AMP Capital to fight online retail with mixed-use shops
AMP Capital is pursuing a bold retail strategy that could eventually see homes, office space and student accommodation included alongside new shopping centres as retail landlords fight to deliver an experience that online retail can’t match.
Retail landlords are increasingly moving towards a mixed-use model, which is set to revolutionise trading hours, the retail environment and the way shopping centre owners approach new development in the future, AMP Capital’s head of retail Bryan Hynes says.
“Everything is under consideration at the moment, whether it’s office space, student accommodation and residential,” Hynes says of the group’s plans for its $2.8 billion development pipeline.
Retail projects account for more than half of the AMP’s total development pipeline, with major projects including the final stage of Gold Coast icon Pacific Fair, which is set to complete a $670 million transformation in November, and a mooted billion-dollar redevelopment at Macquarie Park in Sydney, with three towers earmarked for student accommodation and office space.
The mixed-use model is certainly changing the retail environment and it will eventually shift trading hours
The group is also pursuing other major redevelopments at Karinyup and Garden City Booragoon, while forming longer-term plans in line with international trends in which retail landlords are expanding dining and leisure precincts within their shopping centres, and exploring other ways to activate the areas around the centres, to deliver an experience that can’t be replicated by online retailers.
At the same time, a shift in living preferences towards high density living near shops and transport is informing the direction the portfolio could take, Hynes says, with more consideration given to ancillary uses and “liquid” space inside and around shopping centre developments that could be tailored to apartments, hotels, student accommodation and other uses.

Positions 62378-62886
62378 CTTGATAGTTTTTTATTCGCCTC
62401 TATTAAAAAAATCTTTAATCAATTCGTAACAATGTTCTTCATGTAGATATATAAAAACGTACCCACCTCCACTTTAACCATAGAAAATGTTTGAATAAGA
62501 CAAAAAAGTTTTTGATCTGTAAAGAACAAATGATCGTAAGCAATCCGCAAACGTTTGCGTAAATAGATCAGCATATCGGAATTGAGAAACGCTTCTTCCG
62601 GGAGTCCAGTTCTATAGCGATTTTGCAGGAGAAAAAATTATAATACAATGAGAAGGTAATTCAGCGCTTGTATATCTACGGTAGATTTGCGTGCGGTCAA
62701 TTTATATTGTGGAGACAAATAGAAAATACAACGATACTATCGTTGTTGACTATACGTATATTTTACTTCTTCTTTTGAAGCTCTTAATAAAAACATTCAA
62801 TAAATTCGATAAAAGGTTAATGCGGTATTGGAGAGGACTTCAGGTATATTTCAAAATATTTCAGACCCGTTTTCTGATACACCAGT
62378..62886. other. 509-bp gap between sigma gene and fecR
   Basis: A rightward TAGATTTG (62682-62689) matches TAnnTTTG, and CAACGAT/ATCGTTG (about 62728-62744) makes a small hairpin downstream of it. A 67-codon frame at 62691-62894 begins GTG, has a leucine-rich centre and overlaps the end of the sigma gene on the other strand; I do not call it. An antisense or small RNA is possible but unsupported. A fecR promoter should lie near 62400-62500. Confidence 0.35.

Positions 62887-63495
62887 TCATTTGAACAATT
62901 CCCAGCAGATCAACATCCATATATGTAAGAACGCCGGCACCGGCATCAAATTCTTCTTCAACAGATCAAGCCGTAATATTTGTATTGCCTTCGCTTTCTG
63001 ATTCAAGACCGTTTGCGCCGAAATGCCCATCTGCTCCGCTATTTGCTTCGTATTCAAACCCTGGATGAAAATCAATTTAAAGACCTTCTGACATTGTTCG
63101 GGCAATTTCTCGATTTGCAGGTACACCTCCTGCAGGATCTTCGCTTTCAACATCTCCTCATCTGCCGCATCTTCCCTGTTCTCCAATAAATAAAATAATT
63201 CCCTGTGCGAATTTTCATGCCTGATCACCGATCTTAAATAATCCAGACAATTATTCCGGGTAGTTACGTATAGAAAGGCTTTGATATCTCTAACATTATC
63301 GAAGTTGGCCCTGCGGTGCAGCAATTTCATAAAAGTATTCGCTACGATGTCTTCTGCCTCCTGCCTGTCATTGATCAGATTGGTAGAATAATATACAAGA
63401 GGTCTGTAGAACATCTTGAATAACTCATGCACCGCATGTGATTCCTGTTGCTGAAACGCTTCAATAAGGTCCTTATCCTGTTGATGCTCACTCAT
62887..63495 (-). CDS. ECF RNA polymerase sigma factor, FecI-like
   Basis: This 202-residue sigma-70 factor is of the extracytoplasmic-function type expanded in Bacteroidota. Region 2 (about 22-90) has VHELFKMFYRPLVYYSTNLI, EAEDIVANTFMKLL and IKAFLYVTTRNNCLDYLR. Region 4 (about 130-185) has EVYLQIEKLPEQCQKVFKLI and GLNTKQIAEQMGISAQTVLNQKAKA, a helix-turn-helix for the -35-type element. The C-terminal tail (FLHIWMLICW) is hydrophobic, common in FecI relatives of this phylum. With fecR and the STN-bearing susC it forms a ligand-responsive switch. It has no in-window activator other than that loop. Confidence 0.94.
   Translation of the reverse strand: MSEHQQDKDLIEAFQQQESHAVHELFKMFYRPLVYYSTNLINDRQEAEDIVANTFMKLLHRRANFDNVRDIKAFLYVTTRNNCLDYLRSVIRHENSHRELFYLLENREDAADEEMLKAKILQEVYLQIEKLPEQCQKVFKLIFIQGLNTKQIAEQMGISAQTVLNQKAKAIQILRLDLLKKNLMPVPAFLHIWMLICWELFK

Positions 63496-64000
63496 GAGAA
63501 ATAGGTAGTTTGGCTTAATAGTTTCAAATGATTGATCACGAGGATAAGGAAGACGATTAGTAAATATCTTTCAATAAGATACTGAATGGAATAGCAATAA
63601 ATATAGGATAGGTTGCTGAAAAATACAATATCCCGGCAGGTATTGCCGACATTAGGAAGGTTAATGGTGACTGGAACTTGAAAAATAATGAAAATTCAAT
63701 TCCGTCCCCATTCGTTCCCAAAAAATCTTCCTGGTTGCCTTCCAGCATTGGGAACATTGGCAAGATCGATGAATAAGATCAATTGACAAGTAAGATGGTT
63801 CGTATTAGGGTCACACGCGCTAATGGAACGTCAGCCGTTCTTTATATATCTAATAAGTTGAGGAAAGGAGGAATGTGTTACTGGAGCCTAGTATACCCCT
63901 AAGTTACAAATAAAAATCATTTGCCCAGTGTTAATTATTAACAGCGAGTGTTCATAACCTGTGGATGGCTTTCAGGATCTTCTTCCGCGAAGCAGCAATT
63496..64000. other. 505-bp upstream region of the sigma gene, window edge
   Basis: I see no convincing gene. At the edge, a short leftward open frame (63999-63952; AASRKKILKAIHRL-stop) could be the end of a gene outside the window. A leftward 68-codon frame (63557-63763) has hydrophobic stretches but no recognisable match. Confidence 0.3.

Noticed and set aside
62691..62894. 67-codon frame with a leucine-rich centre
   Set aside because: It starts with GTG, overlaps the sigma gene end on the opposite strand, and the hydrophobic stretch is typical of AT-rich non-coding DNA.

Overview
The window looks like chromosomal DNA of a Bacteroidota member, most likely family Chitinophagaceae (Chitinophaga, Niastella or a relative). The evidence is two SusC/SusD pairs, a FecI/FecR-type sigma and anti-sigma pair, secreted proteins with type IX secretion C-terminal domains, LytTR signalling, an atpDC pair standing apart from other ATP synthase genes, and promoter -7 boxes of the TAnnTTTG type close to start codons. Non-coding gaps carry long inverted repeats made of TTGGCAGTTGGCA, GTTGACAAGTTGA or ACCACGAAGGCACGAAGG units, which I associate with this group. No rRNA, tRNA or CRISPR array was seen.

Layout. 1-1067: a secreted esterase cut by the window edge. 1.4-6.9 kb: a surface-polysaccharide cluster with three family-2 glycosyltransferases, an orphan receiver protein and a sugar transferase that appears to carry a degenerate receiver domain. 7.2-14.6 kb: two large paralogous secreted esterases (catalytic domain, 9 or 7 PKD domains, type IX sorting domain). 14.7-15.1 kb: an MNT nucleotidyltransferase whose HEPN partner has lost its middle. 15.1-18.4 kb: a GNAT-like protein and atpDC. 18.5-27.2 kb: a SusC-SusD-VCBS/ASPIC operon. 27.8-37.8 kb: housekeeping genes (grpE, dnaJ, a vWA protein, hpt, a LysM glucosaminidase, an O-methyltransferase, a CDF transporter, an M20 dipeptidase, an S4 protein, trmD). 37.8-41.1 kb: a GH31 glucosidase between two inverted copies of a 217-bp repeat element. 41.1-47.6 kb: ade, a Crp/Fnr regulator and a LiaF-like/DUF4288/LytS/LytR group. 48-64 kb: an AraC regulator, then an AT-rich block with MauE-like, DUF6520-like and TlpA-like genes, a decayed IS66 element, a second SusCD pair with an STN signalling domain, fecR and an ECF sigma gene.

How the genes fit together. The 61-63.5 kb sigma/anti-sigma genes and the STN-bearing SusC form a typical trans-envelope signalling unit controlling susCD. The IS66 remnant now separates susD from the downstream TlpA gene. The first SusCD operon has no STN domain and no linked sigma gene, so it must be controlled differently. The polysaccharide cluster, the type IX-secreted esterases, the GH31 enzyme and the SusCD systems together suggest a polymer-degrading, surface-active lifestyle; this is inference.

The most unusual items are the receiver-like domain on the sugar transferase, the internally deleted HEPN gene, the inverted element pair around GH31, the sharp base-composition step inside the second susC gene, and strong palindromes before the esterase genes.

“The mixed-use model is certainly changing the retail environment and it will eventually shift trading hours,” he says.
“So you can expect large groups to respond to that.”
The executive spoke to The Australian after last week unveiling the next major instalment at its Pacific Fair shopping centre on the Gold Coast, with a new wing anchored by international high street brands Uniqlo and H&M.
The opening comes in the same month a swag of analysts have voiced concern at the high price shopping centre landlords are paying to secure big-name international tenants, with fresh data emerging that many of them, including Uniqlo, are yet to make a profit locally, and are facing declining returns per store as the rollout continues.
Hynes dismisses the bearish pronouncements, saying international brands have the power to treble the size of the trading catchment at each centre where they trade.
The installation of Uniqlo and H&M at AMP Capital’s Macquarie Park shopping centre boosted the catchment region to 800,000 residents, from an initial expectation of 500,000, he says.
This article originally appeared on www.theaustralian.com.au/property.